Winning the Job: Competencies and Accomplishments


You cannot tell ahead of time which interviewer will (or won’t) “fall in love” with you, but you can tell whether you are totally prepared for the content portion of the interview.  Your competencies are your strongest skill sets you will bring to a company (problem solving, analytical thinking, communications, etc.).  Your accomplishments are evidence you possess the skill sets.  These must be developed in a systematic fashion, as they make up the most critical content portion of your interview.


You probably have a great number of competencies, but that isn’t what you need to think about.  You will be asked to select your best competencies for this organization.  Think of the presentation of your competencies as focusing the interviewer on the skill sets that you could bring to the organization.  Since the interviewer is a busy person who hasn’t been thinking much about you before you arrive, it is helpful for the interviewer to understand your competencies.  One further point — do not be concerned that other candidates might have some or all of the same competencies that you do, especially when you are just starting out.  It is your accomplishments and how well you demonstrate them that will separate you from the rest.


Next, be prepared for the interviewer to continue the line of questioning.  “That’s interesting.  Can you give me an example of one of your competencies?”  Your examples need to be very specific and include not only what you did but why you saw the need and how you went about accomplishing the task,  and the bottom line is critical:  You need to show how you added value to the organization.  You will be asked follow-up questions concerning the value added; so be prepared.   You will be evaluated on the quality of your accomplishments, how you present them and the value that you added in carrying them out.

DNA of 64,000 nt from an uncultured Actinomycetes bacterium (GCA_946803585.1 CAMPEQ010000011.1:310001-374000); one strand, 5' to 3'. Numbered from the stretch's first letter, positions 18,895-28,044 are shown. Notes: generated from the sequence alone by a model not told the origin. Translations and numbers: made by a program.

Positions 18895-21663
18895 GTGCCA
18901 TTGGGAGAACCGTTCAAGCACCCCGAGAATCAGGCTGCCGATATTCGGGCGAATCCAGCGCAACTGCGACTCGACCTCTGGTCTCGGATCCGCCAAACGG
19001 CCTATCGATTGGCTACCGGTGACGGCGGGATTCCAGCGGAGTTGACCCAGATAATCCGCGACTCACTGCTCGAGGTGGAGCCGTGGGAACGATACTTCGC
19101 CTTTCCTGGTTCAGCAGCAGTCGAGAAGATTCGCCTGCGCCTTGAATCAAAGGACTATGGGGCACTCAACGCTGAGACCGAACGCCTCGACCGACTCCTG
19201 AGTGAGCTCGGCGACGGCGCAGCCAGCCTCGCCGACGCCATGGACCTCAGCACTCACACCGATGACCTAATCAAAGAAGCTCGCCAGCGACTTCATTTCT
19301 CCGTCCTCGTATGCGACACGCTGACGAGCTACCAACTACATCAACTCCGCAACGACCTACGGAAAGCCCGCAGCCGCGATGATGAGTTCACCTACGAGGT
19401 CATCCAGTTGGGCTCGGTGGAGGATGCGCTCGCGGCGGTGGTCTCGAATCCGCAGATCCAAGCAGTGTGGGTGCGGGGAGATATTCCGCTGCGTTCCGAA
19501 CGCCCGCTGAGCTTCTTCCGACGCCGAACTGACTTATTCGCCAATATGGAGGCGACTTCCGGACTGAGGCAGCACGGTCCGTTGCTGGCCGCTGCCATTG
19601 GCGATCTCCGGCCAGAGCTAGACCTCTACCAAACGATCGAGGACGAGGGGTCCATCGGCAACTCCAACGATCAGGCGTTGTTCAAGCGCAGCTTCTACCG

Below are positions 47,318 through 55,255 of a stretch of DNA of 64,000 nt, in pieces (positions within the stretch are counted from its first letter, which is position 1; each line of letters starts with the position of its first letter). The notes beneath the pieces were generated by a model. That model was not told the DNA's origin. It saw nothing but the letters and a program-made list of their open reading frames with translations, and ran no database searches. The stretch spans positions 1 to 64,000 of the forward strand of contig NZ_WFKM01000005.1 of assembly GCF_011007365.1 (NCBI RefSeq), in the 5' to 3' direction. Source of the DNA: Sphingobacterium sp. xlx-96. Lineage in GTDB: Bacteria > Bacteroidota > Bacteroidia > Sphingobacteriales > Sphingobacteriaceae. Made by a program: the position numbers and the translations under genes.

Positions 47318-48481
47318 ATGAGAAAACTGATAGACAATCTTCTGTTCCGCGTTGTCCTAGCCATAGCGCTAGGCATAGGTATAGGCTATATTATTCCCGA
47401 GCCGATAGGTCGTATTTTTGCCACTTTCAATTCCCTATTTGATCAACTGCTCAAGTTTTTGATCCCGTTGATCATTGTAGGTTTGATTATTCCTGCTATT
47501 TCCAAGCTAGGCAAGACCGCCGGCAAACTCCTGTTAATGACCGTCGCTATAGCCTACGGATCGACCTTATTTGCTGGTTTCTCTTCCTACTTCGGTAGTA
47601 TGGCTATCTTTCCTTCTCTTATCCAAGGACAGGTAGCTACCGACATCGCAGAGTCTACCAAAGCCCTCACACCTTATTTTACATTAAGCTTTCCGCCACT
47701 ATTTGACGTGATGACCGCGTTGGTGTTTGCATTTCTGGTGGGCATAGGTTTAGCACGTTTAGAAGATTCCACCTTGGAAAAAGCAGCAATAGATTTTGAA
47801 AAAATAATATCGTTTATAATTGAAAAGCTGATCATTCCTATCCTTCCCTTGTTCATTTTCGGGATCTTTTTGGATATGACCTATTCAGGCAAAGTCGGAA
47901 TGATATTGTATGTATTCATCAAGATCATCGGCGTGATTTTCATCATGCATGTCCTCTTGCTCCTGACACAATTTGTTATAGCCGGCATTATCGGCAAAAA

Plan to explain at least five specific accomplishments to illustrate each competency.  Give appropriate details to demonstrate clearly yet still present them succinctly.  By succinctly, we mean in under a minute – per our “60 second rule”.

The reason for having five accomplishments to illustrate each competency is that the interviewer may want to spend detailed time on one or two accomplishments, or hear a short analysis of all of the accomplishments.  The best interviewers will deal with your accomplishments and will bore down for details.

We have provided a series of examples of competencies and accomplishments for individuals both with and without work experience (i.e., students and recent graduates).

 You probably have many competencies but the interviewer will only have time and interest for a few.  So select the most appropriate competencies for the work that you will target.  Your first competency should be the one most directly related to the work you have targeted. For example,  if you have targeted a sales or marketing job then be prepared to defend skills in that area.  Your second through fourth competencies can be broader.  Examples might be strategic thinking, operations or execution, strong team player/leader, new product development, problem solver, outstanding communicator, etc.  As you construct your accomplishments be sure that you include how it benefited the organization you represented.  We have provided a worksheet you can download to help organize your key competencies and accomplishments.

Finally, your key accomplishments should appear as bullets in your resume under the positions where they occurred.  This is a further stimulus for the interviewer to ask about them and remember them after the interview.

What Makes You Unique

Once you have completed your competencies and accomplishments spend some time on the question, “What makes you unique?”  If you can answer this question well you will be well ahead of the competition.  Suppose, for example, that you wanted to work for an international company and, in response to that question, you said, “I believe my international studies major, ability to speak three languages, and extensive international travel make me unique.”  Or, suppose you were interviewing for a job in the FBI or CIA where you knew they needed analytical skills, risk taking skills and a perfectly clean record.  Your answer might be, “I believe that my computer science major, my interest in sky diving and the fact that I’m an Eagle Scout make me unique.”  Before interviewing decide on what makes you unique.


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